The beauty of a wedding and joy of fulfilling a call to vocation is daydream worthy. From a young age, girls and women can often identify their ideals for the kind of man they imagine marrying, visions of their wedding day, or expectations of day-to-day married and family life.

In this month’s Editors Share, our team reflects on the dreams we had about marriage as single women, and how those expectations either changed or came to fruition after saying I do.

 

Stephanie Calis, Co-founder & Editor in Chief

During our engagement, I frequently prayed in thanksgiving that no one knew, saw, or understood me in the way my husband-to-be did, and I felt the same about him. At the time, I think we did know each other more fully than anyone else.

After our wedding, however, I started to realize how little a fullness of him I had actually known: I’d never known, for instance, how he liked to load a dishwasher, how he preferred to unwind after a stressful day, what grocery staples he liked to keep on hand. Normal adjustments to married life and significant time spent together--particularly after a long-distance engagement--sometimes made me question how well we knew one another at all.

In hindsight, I see the Holy Spirit drawing us out of self-focused habits and toward a shared life. I now consider it a great gift that even with all the trust, confidence, and admiration I had for my husband (and how well I knew him at the time) on our wedding day, the years have continually revealed new parts of him to me and we are constantly presented with opportunities to know and love each other more deeply through various quirks and discoveries.

 

Andi Compton, Business Director

I really thought that my future husband would do large showy displays affection (think Toby on This is Us. The guy gets me). I REALLY wanted to be proposed to in front of Cinderella’s castle at Disneyland, but the man I married is a very private person. He and I were the only ones present when he proposed and we had no engagement party. We didn’t even get a photo until a couple of hours after! A part of me was definitely crushed, but the longer I’ve known my husband, I’ve learned how hard it was for him to be vulnerable and propose at all (even when he knew it was a sure thing!) and I’ve learned to embrace the private way he chose.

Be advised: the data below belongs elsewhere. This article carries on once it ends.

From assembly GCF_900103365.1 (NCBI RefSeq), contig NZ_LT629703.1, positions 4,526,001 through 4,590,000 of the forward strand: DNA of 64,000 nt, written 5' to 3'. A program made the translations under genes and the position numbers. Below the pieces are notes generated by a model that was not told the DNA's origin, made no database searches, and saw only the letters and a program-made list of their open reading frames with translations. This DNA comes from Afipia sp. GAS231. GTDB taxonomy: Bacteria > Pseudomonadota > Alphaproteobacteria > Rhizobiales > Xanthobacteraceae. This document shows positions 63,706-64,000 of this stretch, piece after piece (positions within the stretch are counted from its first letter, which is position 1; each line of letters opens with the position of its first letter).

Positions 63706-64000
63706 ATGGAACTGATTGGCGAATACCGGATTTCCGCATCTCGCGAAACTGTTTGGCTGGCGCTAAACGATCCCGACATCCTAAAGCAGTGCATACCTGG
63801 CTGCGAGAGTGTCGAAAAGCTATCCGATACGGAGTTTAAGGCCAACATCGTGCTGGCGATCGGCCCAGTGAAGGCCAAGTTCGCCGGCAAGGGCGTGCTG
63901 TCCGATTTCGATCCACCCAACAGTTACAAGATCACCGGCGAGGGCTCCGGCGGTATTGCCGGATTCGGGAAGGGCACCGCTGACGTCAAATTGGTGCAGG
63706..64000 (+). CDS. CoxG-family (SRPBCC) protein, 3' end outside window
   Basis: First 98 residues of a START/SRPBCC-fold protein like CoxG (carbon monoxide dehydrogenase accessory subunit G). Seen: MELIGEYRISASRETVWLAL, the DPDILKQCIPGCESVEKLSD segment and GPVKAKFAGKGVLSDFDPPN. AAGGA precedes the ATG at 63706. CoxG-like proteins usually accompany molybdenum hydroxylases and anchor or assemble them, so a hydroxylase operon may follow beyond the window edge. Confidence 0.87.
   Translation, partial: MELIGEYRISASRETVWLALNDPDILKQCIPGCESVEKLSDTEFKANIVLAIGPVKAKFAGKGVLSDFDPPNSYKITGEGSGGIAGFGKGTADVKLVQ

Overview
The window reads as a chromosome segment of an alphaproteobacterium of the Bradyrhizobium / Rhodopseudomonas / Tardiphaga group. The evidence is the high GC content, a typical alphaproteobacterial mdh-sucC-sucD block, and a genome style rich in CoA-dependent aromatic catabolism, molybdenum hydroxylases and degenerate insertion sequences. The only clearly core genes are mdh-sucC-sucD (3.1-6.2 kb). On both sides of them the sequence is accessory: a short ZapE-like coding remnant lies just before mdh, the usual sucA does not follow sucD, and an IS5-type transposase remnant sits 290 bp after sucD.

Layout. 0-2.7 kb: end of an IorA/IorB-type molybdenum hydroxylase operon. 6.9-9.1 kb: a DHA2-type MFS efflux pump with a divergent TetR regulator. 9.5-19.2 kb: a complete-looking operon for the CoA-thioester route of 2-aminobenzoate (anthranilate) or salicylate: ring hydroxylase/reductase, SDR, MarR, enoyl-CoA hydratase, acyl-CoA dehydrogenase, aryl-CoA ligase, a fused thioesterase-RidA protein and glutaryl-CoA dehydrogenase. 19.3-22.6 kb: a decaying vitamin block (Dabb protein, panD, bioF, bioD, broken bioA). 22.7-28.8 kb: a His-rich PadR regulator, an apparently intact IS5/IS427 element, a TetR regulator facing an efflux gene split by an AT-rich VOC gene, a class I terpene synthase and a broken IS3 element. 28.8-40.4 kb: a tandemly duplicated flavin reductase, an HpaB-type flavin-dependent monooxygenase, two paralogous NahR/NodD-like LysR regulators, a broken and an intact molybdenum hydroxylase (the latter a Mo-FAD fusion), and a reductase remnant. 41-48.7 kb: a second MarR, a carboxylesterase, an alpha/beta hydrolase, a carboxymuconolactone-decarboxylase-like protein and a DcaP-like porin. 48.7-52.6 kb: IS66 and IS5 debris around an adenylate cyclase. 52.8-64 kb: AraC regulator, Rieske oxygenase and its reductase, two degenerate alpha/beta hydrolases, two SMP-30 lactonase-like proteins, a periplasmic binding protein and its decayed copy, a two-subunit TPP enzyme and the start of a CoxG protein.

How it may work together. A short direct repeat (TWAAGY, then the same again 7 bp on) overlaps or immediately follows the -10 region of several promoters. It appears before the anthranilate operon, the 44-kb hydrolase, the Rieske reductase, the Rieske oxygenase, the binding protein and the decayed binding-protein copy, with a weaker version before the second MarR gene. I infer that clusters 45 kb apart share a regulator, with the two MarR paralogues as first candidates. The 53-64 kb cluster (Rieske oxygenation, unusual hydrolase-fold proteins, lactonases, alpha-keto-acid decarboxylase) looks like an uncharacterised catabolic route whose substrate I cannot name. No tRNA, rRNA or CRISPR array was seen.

Jiza Zito, Co-Founder and Creative Director

I am a recovering perfectionist and overachiever, and I too married a perfectionist and overachiever. I was (and still am at times) the sort that if you said “Jump!”, I would ask “How high?”. I always wanted things done efficiently and with the least amount of mistakes as possible on the first try. Because perfectionists and overachievers can often set the bar too high, it can take a great deal to break them out of their unforgiving and sometimes unrealistic expectations.

As an engaged couple, we lived long-distance while being fully immersed in our careers and education at the time; therefore, I did not yet fully realize my expectation for perfection from others. Like many, you sometimes enter into marriage thinking you’re invincible. It was not until my husband and I were expecting our first born immediately after our wedding that my pride got “a swift kick to the pants” and I was diagnosed with gestational diabetes and hyperemesis gravidarum, a condition characterized by severe nausea, vomiting, weight loss, and electrolyte disturbance during pregnancy. In addition, we were also experiencing our first deployment and his numerous underways out to sea. When you pair separation and illness on top of the “typical” learning to grow and live together as a newlywed couple and later as parents to a colic-y, difficult newborn, it is severely humbling.

Over 10 years of marriage, there has been many good times. However, it is through the times of great suffering that has strengthen us in our vocation — 8 moves around the country, multiple deployments, the loss of two babies, the special needs of our earthly children, and the continued battle with gestational diabetes and hyperemesis gravidarum with each pregnancy, endometrosis, and as well as post-partum depression that sometimes follows. Each individual within the family unit has their own unique way of processing grief, loss, and trials, and it requires great patience and dying to self when walking in those valleys together. It requires leaning into a support system of people you trust, as well as spiritual direction and professional therapy when necessary. Suffering is sanctifying. It breaks us and molds us. It purifies the heart of its selfish ambitions, and when done in union with Christ, it draws us closer to Him and to each other. While you can never fully anticipate the suffering to which you both will be called to before your wedding day, the reality of God’s abundant Love and Mercy will always greatly surpass your expectations.